As the co-founder of Monarq, an incubator for women entrepreneurs, Diana Murakhovskaya didn't need to be convinced that women face an unfair playing field when it comes to venture capital. She recalls one founding team, a man and a woman, who told her that when they pitched a particular firm, they were asked for nine references each. Every single one of the woman's references were contacted. Not one of the man's were.
"We believe great companies are being built by women," says Murakhovskaya. "But there is a lack of funding going their way."
Investors in venture funds "see the numbers" showing that women-only teams get 2.2 percent of venture capital, "and they’re shocked by them, but they don’t change it," says Murakhovskaya. "It's only when someone has a high-net-worth family office and a daughter in the workforce that they finally start to see the problem."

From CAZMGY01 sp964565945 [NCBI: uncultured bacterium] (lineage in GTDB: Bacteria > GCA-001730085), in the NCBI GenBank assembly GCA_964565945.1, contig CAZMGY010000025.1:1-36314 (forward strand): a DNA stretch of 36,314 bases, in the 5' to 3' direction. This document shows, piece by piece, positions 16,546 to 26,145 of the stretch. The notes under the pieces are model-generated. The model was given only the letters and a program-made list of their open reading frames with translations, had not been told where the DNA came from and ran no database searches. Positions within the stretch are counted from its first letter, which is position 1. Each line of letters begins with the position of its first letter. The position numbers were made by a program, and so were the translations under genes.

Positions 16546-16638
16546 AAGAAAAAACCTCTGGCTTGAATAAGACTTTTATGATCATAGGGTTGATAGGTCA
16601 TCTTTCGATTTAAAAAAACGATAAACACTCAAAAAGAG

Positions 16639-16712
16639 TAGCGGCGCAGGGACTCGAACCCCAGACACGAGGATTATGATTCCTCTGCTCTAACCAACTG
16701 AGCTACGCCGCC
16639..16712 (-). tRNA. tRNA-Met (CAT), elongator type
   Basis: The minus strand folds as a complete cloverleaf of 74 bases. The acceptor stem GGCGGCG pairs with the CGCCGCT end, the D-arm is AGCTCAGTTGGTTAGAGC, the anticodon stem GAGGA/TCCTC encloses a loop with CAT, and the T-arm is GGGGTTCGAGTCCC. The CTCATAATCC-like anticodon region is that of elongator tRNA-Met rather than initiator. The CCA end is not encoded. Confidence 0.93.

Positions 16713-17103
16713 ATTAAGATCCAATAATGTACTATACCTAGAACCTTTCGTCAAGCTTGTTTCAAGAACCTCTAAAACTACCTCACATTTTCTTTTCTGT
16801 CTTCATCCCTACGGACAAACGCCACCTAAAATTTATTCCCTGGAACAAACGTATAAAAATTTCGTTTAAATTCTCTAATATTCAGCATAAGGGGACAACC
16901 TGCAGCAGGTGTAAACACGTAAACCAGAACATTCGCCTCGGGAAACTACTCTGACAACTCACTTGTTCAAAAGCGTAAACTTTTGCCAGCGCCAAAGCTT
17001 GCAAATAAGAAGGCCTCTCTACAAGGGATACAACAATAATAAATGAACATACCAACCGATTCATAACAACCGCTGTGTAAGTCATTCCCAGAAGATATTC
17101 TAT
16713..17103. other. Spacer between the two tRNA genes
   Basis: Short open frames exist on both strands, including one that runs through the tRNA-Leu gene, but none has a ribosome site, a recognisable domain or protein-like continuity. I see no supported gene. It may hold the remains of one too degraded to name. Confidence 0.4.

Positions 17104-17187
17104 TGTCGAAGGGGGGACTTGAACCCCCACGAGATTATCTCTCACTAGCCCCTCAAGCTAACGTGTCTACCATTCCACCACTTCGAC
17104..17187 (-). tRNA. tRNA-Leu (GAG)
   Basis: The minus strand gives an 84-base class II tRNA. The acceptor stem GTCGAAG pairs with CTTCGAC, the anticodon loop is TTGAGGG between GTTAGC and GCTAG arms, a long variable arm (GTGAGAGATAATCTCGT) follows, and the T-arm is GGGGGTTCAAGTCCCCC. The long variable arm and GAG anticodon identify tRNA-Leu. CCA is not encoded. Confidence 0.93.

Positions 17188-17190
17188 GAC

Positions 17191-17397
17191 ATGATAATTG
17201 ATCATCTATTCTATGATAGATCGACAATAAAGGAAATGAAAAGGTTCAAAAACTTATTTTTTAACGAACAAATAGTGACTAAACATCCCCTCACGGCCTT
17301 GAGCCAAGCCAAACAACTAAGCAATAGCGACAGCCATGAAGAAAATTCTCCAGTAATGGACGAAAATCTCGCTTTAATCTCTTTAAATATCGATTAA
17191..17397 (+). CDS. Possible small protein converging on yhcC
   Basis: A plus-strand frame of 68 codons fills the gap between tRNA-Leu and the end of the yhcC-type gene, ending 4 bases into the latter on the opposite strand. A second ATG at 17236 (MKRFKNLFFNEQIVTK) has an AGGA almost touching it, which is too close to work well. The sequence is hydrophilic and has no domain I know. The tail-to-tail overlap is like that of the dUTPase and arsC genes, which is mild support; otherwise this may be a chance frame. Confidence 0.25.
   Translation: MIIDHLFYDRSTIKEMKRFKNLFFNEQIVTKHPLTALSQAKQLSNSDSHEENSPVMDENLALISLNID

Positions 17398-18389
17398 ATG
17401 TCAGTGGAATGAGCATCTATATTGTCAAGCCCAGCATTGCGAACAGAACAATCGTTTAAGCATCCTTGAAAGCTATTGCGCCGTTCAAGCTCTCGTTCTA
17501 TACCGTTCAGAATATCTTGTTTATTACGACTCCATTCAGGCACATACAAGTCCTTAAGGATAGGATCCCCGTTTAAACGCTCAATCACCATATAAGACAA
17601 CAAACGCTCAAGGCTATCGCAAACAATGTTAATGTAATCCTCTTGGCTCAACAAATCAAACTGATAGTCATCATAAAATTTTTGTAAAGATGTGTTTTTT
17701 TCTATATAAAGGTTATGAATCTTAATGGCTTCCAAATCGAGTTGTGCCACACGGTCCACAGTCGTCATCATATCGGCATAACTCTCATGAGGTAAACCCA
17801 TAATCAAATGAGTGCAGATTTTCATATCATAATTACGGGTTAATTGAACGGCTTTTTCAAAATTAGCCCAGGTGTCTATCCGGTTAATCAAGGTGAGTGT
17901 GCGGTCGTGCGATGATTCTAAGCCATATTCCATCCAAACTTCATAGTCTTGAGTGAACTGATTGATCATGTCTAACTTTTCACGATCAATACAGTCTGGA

Murakhovskaya sees Houston as an opportune place to try to turn things around. Unlike in Silicon Valley, she says, Houston has many people with money who haven't considered investing in startups. "We started talking to people about the prospect of investing, and realized most had just never been asked, or didn't know it was an option," she says. So Murakhovskaya, formerly a commodities trader, teamed up with Leslie Goldman, a corporate lawyer, and Stephanie Campbell, managing director of the Houston Angel Network, to raise a $20 million fund.
The fund is called Artemis and looks to invest in seed and A-stage deals. Their favored industries are fintech; consumer products and experiential commerce; so-called lifetech (technology for aging and babies, and "anything that helps reduce friction for household CEOs"); and energy and sustainability. The partners plan to lead about two-thirds of their deals, take board seats, and help create funding syndicates. About two-thirds of the fund will be reserved for follow-on financing.
While Murakhovskaya and her partners are still raising money for Artemis, they had their first close in July, and announced their first investment that same month. It's uNest, a company that helps families create tax-advantaged college savings accounts.